A collapse in Conservative support across the southwest of England could see the party lose 11 seats in a general election – and come within a hair’s breadth of losing the constituency of Jacob Rees-Mogg.
YouGov found that Tory vote share in the seats which they dubbed the “Conservative Celtic fringe” has dropped a remarkable 19 points since the 2019 general election, leaving Boris Johnson’s party on 38 per cent in the region.
The figures were released on the day of a by-election in the Devon seat of Tiverton and Honiton, where Liberal Democrats are hopeful of overturning a massive Conservative majority in an area which has been “true blue” since 1923.
Out of 41 west country seats which have been in Tory hands since 2015 and voted Leave in 2016, some 11 would fall to Labour or Liberal Democrats if the YouGov findings were borne out in a general election, with a further four on a knife-edge.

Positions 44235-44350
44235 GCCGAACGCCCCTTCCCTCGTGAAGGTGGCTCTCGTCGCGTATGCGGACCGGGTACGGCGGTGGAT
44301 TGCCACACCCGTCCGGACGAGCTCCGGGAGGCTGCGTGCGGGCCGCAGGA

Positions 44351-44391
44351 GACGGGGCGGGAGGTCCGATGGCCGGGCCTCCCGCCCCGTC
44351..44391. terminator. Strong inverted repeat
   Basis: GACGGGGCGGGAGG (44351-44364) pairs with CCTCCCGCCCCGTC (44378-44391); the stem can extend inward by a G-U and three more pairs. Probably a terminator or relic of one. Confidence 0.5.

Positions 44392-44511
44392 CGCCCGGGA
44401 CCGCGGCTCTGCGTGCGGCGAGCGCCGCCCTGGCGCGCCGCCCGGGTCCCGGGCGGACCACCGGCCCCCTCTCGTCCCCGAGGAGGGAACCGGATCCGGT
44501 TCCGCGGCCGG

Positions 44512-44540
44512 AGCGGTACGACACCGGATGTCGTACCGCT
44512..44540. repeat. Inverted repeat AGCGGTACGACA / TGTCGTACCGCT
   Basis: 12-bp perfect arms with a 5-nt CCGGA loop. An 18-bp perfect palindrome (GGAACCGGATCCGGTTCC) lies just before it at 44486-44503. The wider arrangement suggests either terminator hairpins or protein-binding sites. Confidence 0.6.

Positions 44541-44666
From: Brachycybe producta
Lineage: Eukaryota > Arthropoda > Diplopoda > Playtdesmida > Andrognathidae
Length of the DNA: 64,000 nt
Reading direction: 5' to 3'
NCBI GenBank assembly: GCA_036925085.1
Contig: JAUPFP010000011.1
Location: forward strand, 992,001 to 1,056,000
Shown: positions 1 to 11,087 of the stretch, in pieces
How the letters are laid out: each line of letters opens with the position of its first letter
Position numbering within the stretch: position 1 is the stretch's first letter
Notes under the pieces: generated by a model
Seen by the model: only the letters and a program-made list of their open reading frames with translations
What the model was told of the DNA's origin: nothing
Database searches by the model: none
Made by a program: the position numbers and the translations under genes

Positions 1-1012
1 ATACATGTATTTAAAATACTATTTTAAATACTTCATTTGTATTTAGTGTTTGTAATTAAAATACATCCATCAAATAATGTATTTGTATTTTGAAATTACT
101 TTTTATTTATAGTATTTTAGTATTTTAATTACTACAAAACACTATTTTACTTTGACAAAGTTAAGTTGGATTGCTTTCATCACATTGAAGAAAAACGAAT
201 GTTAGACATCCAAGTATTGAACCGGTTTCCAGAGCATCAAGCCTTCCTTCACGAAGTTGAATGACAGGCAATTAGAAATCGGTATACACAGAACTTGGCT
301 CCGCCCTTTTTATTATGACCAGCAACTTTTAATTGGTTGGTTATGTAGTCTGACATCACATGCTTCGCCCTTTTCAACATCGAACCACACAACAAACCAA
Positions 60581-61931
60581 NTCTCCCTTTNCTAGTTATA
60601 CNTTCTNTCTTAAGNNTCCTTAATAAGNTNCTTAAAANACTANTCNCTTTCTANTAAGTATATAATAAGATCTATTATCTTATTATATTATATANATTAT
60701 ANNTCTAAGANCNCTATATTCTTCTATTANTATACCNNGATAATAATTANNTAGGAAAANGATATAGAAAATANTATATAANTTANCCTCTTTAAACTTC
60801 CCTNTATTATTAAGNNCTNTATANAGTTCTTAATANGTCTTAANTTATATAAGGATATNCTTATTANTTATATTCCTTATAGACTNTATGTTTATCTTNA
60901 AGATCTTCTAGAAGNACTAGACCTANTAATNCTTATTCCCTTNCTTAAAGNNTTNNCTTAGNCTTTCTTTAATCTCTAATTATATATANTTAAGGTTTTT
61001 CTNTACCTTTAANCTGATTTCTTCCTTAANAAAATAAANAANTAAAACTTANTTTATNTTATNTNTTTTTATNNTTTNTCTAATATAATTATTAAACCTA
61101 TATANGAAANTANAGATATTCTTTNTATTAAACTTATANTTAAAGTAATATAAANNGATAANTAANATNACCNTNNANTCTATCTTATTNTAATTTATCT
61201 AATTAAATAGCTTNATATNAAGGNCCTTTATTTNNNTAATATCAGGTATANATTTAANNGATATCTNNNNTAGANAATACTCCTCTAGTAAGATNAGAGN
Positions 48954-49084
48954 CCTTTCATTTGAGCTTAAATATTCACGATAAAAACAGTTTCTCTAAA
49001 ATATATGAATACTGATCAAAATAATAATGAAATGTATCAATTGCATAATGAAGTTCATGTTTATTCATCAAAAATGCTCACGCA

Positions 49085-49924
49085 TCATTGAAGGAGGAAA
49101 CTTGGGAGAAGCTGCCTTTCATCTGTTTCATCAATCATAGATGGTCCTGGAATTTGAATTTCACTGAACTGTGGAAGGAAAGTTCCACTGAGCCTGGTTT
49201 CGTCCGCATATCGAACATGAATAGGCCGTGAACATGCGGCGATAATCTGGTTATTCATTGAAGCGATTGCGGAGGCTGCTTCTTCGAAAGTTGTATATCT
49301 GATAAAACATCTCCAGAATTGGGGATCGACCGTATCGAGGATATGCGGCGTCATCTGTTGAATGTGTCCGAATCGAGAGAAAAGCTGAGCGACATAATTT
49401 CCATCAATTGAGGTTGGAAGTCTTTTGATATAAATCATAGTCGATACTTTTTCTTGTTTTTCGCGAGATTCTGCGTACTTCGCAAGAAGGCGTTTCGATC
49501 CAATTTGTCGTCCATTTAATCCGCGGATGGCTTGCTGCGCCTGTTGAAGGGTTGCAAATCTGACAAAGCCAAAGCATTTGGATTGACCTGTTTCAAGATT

Among those most at risk of falling are environment secretary George Eustice’s Camborne and Redruth, which was held by both Labour and Liberal Democrats under its pre-2010 title of Falmouth and Camborne.
Based on the YouGov figures, Mr Rees-Mogg’s North East Somerset would be at risk, but the Cabinet Office minister would be expected to scrape back into parliament by a slim margin.
As well as Camborne and Redruth, Labour would pick up both Bournemouth constituencies and the seats of Gloucester, Kingswood, and Swindon South.
The Liberal Democrats would re-take Wells, Chippenham, Taunton Deane, and St Ives.
And East Devon would be at risk to an independent who has stood in the past three elections on a pro-NHS ticket and ran the Tories close in 2019.
In the 41 seats studied by YouGov, Conservatives took a 57 per cent share of vote in 2019, with Labour and Lib Dems neck-and-neck on 19 per cent.
Polling of 813 voters across the constituencies saw the political landscape transformed, with the Tories on 38 per cent (down 19 points), Labour on 24 (up 5) and Lib Dems on 22 (up 3).
YouGov associate director Patrick English said: “The scale of losses which might occur in the Conservative Celtic fringe do not come anywhere close to those in the red wall in 2019.
“But if the Tory seat total takes a hit from its southwestern flank at the same time as it does in the ‘red wall’ former Labour heartlands and across the new ‘blue wall’ front, this Labour and Liberal Democrat pincer movement could become very costly to the Conservatives indeed.”